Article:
The Hollow Earth by Rudy Rucker | Paperback | Barnes & Noble
Hollow Earth

Hollow Earth

5.0 3
by Rudy Rucker
     
 

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In 1836, Mason Algiers Reynolds leaves his family's Virginia farm with his father's slave, a dog, and a mule. Branded a murderer, he finds sanctuary with his hero, Edgar Allan Poe, and together they embark on an extraordinary expedition to the South Pole, and the entrance to the Hollow Earth. It is there, at the center of the world, where strange physics, strange

Overview

In 1836, Mason Algiers Reynolds leaves his family's Virginia farm with his father's slave, a dog, and a mule. Branded a murderer, he finds sanctuary with his hero, Edgar Allan Poe, and together they embark on an extraordinary expedition to the South Pole, and the entrance to the Hollow Earth. It is there, at the center of the world, where strange physics, strange people, and stranger creatures abound, that their bizarre adventures truly begin.

Editorial Reviews

Publishers Weekly - Publisher's Weekly
In an ``editor's note,'' Rucker ( Wetware ) claims to have found and edited this manuscript written in 1849, shortly after the death of Edgar Allan Poe. Its author, Mason Algiers Reynolds, tells of joining Poe in a counterfeiting scheme to finance an exploration of the South Pole--and beyond, since Poe and fellow traveler Jeremiah Reynolds (not related to the ``author'') believe in Symme's theory of a hollow Earth. After many difficulties--including Poe's living through the plots of several of his scariest stories--the theory is confirmed with the travelers' discovery of the inside of the world, where they find light, life, even humans. Poe learns of the existence of MirrorEarth where a MirrorPoe is writing Poe's stories; jealous, he wants to go there. Rucker's pastiche of the last century's fantastic voyages makes an enjoyable adventure tale, although MirrorEarth, straining belief too far, destroys the mood. (Aug.)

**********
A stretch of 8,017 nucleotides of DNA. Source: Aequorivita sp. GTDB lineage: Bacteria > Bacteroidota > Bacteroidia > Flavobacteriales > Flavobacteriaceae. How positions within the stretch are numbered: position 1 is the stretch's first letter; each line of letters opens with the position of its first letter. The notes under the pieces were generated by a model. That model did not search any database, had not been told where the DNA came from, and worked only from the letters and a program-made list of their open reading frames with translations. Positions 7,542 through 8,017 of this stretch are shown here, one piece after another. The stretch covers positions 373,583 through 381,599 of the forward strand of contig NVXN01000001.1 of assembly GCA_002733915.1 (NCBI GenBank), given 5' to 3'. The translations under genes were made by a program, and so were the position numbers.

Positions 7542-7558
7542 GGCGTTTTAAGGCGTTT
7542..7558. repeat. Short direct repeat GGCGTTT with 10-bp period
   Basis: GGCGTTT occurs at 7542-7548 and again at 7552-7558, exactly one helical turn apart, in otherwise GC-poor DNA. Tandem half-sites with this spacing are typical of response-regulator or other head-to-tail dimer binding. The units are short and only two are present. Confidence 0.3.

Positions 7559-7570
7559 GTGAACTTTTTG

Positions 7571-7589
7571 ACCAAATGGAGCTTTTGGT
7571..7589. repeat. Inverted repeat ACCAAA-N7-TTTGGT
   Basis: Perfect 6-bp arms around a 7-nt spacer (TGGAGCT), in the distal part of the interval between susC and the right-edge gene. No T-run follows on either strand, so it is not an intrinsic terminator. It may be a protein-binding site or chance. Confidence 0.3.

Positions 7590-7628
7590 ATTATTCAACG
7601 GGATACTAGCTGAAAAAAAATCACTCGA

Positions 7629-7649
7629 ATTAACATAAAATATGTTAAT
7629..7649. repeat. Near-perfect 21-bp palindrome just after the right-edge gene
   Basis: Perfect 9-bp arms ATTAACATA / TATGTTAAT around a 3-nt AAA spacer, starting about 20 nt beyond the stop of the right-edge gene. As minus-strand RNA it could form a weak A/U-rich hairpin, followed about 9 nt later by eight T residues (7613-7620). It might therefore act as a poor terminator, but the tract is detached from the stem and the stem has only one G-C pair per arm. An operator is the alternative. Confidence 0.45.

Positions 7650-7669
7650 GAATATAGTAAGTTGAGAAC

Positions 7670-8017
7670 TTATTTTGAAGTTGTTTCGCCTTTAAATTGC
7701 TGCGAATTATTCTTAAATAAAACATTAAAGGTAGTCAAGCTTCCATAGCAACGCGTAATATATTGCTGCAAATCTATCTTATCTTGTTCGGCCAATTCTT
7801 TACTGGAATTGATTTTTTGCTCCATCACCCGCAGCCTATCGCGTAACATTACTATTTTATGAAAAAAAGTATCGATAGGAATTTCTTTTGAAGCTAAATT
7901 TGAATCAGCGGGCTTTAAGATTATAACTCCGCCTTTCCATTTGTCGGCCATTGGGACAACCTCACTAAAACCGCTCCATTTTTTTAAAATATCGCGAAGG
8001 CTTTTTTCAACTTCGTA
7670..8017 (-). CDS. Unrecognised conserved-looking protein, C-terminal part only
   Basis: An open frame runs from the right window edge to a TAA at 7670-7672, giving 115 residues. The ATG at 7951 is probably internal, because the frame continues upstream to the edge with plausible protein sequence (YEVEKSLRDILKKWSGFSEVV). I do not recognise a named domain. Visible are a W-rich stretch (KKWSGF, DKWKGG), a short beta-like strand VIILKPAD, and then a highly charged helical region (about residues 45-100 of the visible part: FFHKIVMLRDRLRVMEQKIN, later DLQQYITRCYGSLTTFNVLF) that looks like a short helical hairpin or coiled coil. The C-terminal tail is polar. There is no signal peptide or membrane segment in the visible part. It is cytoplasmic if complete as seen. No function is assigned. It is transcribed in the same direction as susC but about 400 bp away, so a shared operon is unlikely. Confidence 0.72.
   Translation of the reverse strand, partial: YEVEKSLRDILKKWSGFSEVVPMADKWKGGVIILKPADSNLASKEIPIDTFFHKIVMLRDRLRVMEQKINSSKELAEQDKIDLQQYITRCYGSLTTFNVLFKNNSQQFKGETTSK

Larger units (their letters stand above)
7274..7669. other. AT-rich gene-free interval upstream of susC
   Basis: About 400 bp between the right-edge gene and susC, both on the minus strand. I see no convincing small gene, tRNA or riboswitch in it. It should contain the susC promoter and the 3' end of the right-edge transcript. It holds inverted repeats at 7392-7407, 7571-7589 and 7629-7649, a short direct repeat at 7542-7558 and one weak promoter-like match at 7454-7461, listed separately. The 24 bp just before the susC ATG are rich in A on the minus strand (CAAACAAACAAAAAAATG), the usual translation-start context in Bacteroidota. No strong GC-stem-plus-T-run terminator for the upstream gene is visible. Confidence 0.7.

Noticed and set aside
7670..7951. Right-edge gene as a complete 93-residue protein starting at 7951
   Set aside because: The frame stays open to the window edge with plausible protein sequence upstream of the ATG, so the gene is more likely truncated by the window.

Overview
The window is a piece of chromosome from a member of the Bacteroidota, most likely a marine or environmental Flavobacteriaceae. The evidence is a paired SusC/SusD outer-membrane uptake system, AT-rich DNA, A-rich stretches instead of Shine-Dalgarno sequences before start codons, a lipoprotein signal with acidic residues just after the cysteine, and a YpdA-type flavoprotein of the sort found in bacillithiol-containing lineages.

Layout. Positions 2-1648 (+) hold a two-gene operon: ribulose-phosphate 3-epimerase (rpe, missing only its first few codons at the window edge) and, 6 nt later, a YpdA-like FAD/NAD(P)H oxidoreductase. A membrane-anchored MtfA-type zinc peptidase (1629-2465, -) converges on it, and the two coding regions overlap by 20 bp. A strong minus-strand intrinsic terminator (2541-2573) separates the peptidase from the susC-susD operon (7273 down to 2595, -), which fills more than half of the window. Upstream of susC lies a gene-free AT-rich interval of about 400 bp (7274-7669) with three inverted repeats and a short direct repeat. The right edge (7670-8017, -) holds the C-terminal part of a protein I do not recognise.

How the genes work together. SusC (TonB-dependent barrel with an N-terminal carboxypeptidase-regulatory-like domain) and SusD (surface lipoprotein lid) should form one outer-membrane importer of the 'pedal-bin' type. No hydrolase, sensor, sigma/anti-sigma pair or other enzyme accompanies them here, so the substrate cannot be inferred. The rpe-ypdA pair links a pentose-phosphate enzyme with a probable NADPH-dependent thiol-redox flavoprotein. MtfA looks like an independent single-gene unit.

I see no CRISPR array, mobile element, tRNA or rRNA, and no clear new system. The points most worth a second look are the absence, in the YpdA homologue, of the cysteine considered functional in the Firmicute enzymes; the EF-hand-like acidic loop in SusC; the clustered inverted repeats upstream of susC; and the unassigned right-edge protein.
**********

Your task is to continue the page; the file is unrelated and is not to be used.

Library Journal
Purporting to be the account of a young Virginia gentleman's voyage to the center of the ``hollow'' earth accompanied by his slave-companion Otha and the poet Edgar Allan Poe, this rambunctious sf adventure by the author of Wetware pays tribute to the likes of Mark Twain, Jules Verne, H.G. Wells, and Philip K. Dick. Rucker's ambitious undertaking falls only marginally short of success in this otherwise entertaining pastiche. For large libraries.
San Francisco Chronicle - Michael Berry
A craftily conceived adventure story, full of wonder, beauty and humor ... Goofily outlandish ... The Hollow Earth is a treat.

Product Details

ISBN-13:
9781932265200
Publisher:
MonkeyBrain
Publication date:
10/25/2006
Pages:
400
Sales rank:
913,634
Product dimensions:
6.07(w) x 9.17(h) x 0.67(d)

Meet the Author

Born in 1946 in Kentucky, Rudy Rucker is a writer, a mathematician, and a former computer science professor. He received Philip K. Dick awards for his cyberpunk novels Software and Wetware, now available in the Ware Tetralogy. He also writes science-fiction in a realistic style that he characterizes as transreal, not to mention the occasional work of historical science fiction. In addition, Rucker has published a number of nonfiction works of popular science, covering topics such as the fourth dimension, infinity, and the meaning of computation. He took up painting in 2000, and has had shows of his pop-surreal works San Francisco. His autobiography, Nested Scrolls, appeared in 2012. For ongoing updates, see his blog at

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Hollow Earth 5 out of 5 based on 0 ratings. 1 reviews.
Anonymous More than 1 year ago